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CSX Corp. and The Children’s Investment Fund Management L.L.P. (TCI) continue to throw punches and counter-punches.
On April 4, TCI filed a counterclaim in the U.S. District Court for the Southern District of New York denying CSX’s claim, in a lawsuit filed in March, that TCI and its investment partner 3G Capital Partners Ltd. violated federal securities laws.
In December, TCI — which has been critical of CSX’s management and performance — formed a group with 3G, whose members own 8.7 percent of CSX’s outstanding common shares. The group has nominated five independent directors, who will stand for election at CSX’s annual shareholders meeting to be held June 25.
CSX alleges the two parties violated Section 13(d) of the Securities Exchange Act of 1934 because TCI employed swap agreements to evade Section 13(d) filing requirements. TCI’s disclosures concerning an 11.5 percent share swap position are “materially misleading” to shareholders because they fail to disclose that “swap counterparties” intend to vote CSX shares in accordance with TCI’s wishes, CSX claims.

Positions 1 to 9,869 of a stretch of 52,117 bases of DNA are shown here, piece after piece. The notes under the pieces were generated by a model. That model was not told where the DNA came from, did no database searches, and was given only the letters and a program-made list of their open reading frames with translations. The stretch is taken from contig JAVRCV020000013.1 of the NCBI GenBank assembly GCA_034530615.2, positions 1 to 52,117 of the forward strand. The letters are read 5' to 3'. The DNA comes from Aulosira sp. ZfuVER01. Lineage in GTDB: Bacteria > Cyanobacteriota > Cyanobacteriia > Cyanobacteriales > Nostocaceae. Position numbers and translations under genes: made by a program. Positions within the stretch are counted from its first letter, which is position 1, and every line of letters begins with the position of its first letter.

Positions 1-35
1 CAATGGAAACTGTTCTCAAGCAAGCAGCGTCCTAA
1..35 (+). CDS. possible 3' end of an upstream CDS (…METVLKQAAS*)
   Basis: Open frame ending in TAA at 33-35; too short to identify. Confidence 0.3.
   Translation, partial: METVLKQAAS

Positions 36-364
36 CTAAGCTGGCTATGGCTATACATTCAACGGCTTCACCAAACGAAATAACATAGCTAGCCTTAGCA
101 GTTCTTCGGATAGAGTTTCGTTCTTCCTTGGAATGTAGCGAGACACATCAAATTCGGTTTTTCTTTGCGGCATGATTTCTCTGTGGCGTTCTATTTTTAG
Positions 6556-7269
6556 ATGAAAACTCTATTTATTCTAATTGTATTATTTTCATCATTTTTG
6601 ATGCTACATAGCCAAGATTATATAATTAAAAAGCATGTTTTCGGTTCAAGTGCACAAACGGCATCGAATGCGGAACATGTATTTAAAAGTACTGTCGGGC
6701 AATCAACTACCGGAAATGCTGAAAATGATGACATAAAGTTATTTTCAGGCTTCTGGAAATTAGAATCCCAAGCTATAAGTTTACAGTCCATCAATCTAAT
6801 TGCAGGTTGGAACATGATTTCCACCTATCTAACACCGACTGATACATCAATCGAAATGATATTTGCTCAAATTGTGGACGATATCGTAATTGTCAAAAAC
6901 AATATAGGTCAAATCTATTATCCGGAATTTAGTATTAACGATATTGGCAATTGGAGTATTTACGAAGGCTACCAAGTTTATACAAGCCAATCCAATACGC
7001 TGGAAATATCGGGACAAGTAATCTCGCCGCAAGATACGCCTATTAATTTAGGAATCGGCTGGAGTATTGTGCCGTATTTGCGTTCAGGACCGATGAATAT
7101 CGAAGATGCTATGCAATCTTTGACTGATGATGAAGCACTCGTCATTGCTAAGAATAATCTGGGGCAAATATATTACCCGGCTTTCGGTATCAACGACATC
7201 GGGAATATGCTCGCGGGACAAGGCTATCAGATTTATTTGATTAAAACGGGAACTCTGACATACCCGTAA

However, CSX’s suit has “nothing whatsoever to do with their professed concern that shareholders have inadequate information to make an informed vote” at the June meeting, TCI officials said in their counterclaim.
“All of the material information about which CSX claims shareholders should be informed (e.g., TCI and 3G’s alleged beneficial ownership of CSX stock) already has been put before CSX shareholders in SEC filings, CSX press releases and media coverage of this dispute,” the officials said.
Rather than TCI and 3G Capital Partners being the ones that have violated federal securities laws, CSX’s board and Chairman, President and Chief Executive Officer Michael Ward are the parties that have done so, the counterclaim states.
They have “committed violations of the federal securities laws through materially false and misleading disclosures concerning, among other things: compensation set and awarded to directors and senior management of CSX while the board and senior management were aware of material non-public information in violation of CSX’s insider trading policy,” TCI officials said.
In a statement released April 4, CSX officials said TCI filed the counterclaim as an attempt to distract shareholders from the Class I’s previously filed lawsuit.
“The company believes the TCI counterclaims are without merit and will defend against them vigorously,” CSX said.